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China’s baijiu sector seems to be more than recovering from President Xi Jinping’s clampdown on graft and extravagance. We reported in May last year that Kweichow Moutai’s share price had hit an all-time high of Rmb260 per share. As of this week it is trading at Rmb345 with a market value of Rmb434 billion ($63 billion).

The strong performance could be partly explained by the Shanghai-Hong Kong Stock Connect. The trading platform allows foreign investors to buy into Shanghai-listed large caps such as Moutai. Since the stock link commenced in late 2014, Moutai’s shares have more than doubled. Shanghai’s key index climbed less than 20% during the same period. Indeed, China Daily noted last week that consumer staples was the only sector on the main stock exchanges with positive returns last year. And according to the Bernstein Global Spirits Guide, high-end baijiu is so profitable that the top four brands are estimated to account for 27% of pre-tax earnings for the global spirits industry.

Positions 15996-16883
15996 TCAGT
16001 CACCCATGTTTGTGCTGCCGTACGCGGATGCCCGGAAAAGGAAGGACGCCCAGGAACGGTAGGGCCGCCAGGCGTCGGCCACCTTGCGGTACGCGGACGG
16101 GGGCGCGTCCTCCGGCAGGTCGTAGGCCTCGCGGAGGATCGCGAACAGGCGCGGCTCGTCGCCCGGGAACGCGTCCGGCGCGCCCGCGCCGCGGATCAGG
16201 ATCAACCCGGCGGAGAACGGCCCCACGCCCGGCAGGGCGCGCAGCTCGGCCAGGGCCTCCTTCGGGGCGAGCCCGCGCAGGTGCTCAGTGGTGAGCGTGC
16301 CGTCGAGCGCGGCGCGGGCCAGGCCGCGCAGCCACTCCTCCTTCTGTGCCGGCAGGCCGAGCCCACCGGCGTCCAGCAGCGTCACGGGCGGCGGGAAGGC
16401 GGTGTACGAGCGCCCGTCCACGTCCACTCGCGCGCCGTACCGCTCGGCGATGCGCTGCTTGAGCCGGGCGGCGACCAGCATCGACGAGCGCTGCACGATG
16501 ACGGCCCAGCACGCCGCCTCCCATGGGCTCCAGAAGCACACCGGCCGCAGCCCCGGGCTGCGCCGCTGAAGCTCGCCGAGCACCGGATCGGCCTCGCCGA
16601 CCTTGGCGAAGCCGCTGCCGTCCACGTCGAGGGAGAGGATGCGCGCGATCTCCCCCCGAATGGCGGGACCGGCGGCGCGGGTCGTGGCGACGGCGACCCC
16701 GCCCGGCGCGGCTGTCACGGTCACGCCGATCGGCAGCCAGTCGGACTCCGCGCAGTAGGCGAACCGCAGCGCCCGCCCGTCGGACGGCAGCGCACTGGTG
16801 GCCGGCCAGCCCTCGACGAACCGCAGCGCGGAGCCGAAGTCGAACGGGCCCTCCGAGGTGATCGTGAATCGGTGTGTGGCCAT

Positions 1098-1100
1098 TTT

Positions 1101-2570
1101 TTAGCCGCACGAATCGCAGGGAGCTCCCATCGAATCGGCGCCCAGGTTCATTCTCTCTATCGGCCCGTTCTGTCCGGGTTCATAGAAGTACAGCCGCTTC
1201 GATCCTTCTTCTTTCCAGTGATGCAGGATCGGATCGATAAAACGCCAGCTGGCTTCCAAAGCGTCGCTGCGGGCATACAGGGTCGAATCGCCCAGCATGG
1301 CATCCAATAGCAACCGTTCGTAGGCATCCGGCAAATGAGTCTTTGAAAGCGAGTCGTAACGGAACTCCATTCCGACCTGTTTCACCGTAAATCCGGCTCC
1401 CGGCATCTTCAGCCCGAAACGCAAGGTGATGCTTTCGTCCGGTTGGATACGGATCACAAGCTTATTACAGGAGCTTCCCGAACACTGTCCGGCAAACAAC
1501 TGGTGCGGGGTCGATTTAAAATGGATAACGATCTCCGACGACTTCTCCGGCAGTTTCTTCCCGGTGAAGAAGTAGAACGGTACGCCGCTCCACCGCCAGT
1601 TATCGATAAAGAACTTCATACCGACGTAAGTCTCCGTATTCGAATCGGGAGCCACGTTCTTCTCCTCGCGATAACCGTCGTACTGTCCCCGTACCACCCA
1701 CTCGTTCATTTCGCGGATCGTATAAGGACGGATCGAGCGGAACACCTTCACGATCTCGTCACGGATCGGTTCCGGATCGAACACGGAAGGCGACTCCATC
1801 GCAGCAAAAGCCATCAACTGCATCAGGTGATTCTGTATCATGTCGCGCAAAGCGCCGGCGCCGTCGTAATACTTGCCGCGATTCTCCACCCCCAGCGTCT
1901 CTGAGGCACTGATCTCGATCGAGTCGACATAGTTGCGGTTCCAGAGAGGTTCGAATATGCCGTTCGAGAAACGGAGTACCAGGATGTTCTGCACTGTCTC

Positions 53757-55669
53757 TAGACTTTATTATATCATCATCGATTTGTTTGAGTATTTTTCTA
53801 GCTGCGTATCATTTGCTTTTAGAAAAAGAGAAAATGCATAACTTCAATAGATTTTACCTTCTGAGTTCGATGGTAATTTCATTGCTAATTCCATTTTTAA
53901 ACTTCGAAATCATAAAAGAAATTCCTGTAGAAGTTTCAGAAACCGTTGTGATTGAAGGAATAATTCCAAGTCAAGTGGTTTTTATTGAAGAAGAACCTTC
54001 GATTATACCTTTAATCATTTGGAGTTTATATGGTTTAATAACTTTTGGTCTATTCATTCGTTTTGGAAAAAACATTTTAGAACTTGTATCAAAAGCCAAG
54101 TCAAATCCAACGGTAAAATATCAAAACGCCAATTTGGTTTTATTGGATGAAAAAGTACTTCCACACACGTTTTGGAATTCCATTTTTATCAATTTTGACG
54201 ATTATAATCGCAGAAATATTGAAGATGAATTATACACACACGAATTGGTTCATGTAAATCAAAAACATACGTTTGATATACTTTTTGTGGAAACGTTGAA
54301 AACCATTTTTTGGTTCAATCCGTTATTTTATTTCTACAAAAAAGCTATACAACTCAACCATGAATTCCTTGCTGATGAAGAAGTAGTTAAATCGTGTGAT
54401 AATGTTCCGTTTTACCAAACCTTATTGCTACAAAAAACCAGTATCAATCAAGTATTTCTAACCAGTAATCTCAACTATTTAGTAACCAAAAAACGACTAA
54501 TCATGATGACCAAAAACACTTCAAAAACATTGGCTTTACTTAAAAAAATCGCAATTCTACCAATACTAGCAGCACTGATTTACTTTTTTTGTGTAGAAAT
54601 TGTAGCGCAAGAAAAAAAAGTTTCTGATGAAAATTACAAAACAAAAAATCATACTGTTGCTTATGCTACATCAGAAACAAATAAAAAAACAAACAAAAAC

Sales were previously seen as a proxy for corruption (see WiC172). But since Xi took office baijiu makers have been forced to restructure their businesses. The turnaround, China Daily says, is also buoyed by rising middle class incomes. It reports that surging demand for the spirit to toast in this year’s Lunar New Year has seen classic Moutai increase almost 40% in price to Rmb2,000 per bottle this week.


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